Cold air can trigger asthma attacks and, in Scotland, we have plenty of cold air circulating. Wrapping up warm really is not just an old wives tale, but a potential life-saver according to Asthma UK.

They are repeating a campaign launched last year that featured celebrities such as Nadiya Hussain, Anton du Beke, Andrew Castle and Karen Pickering and a number of celebrities tweeting their #Scarfie – a selfie with a scarf covering their nose and mouth. This year, many other celebrities are taking up the cause.















How #Scarfies can help prevent asthma attacks this winter

Breathing in cold winter air often causes asthma symptoms, and sometimes asthma attacks. Three-quarters of people with asthma told us this happens to them.

But when you breathe through a scarf, it warms the air up. This helps prevents the cold air irritating your airways and triggering an asthma attack.

All you need to do is wrap a scarf loosely over your nose and mouth to warm up the air before you breathe it in.

Dr Andy Whittamore, Asthma UK’s Clinical Lead and in-house GP, said:

During the winter people are at greater risk of having a life-threatening asthma attack due to seasonal triggers such as cold air and cold and flu viruses.

In fact, as many as three quarters of people with asthma tell us that cold air can trigger an asthma attack. Wrapping a scarf loosely around your mouth and nose warms up the air before you breathe it in, which can reduce your risk of an asthma attack.

Every 10 seconds someone has a potentially life-threatening asthma attack in the UK. Three people die from an asthma attack every day – and, tragically, two thirds of these deaths are preventable. Chilly January is the deadliest month of the year, with an average of 154 asthma-related deaths* (compared to an average of 73 in August).

Next time you are out and about in the cold air, why not post your #Scarfie to social media to raise awareness of asthma, and do tag @LinkedMagazines as we would love to share your pics.

Asthma In Scotland

Asthma UK is calling for the Scottish Government to finalise the much-awaited respiratory improvement plan, after it was today revealed that the number of asthma related deaths in Scotland are the highest this century.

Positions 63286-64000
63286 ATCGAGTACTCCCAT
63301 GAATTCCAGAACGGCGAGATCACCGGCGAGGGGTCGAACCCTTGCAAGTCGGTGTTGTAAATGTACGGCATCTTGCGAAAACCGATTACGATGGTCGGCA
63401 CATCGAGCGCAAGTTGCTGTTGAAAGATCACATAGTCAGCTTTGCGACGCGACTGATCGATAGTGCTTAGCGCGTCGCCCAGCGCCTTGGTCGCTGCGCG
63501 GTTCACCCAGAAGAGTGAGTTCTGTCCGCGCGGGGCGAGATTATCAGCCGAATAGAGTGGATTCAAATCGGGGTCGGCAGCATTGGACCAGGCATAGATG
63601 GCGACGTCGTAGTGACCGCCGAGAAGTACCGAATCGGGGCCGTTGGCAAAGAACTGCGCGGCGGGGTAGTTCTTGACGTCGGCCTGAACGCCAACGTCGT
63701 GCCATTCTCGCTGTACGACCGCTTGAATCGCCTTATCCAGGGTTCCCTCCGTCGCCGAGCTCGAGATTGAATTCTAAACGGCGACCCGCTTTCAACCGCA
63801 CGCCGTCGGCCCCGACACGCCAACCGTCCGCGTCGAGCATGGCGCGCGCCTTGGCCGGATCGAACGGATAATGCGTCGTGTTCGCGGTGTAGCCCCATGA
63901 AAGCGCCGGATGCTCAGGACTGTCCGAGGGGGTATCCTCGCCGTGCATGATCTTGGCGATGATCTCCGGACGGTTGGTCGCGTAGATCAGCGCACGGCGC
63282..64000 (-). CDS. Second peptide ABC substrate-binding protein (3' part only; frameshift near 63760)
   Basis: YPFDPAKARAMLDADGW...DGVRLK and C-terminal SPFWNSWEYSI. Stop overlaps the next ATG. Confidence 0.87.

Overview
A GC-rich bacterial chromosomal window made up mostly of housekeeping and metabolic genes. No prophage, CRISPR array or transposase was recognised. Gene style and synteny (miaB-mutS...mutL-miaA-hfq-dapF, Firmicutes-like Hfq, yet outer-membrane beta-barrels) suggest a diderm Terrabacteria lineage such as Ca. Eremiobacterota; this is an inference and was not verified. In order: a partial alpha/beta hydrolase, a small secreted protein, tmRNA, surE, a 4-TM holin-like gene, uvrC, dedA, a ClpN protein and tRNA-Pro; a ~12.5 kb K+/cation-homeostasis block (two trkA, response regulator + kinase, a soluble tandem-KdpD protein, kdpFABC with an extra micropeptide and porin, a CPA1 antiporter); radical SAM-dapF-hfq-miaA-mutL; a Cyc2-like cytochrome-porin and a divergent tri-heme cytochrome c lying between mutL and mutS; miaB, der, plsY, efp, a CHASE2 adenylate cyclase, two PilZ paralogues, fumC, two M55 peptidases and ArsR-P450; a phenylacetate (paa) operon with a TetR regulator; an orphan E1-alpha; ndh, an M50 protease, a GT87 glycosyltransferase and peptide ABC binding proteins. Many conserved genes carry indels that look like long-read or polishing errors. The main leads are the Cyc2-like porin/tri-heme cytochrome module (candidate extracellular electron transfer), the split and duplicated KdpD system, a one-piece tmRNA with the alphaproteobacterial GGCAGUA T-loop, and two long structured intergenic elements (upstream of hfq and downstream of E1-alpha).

The data, produced annually by the National Records of Scotland, shows that between January to December 2016 133 asthma deaths were recorded, compared to 122 in 2015.

Every day, the lives of three families are devastated by the death of a loved one to an asthma attack, and tragically two thirds of these deaths are preventable.

In Scotland, 368,000 people (1 in 14) are currently receiving treatment for asthma, of which 72,000 are children.

Only 47.8% of people with asthma in Scotland have a written asthma action plan, despite being four times more likely to end up in hospital without one.

Kay Boycott, Chief Executive at Asthma UK, said:

It is hugely distressing that the number of deaths in Scotland has risen to the highest level this century.

Three years ago 19 recommendations were made as a result of the National Review of Asthma Deaths (NRAD) report which would help to reduce avoidable risk and deaths. Only one recommendation has been implemented. This is unacceptable. The Scottish Government has been talking about an improvement plan for two years and we are still waiting.

We must take advantage of new asthma digital health solutions to transform the way asthma care is delivered and support self-management.  Digital asthma action plans, smart inhalers, and automated GP alerts are just some of the ways asthma care could be brought up to date and help reduce the risk of potentially fatal asthma attacks.

Primary care consultations cost Scotland £12.6m million each year, but improved asthma health would lead to a reduction in routine GP appointments needed, saving the NHS both time and money.


Asthma deaths in Scotland since 2001:

Year Age 0-14 Age 15+ Total
2001 1 100 101
2002 4 127 131
2003 3 95 98
2004 1 93 94
2005 2 98 100
2006 2 80 82
2007 2 110 112
2008 4 99 103
2009 1 92 93
2010 1 90 91
2011 3 91 94
2012 3 86 89
2013 3 102 105
2014 2 70 72
2015 3 119 122
2016 1 132 133
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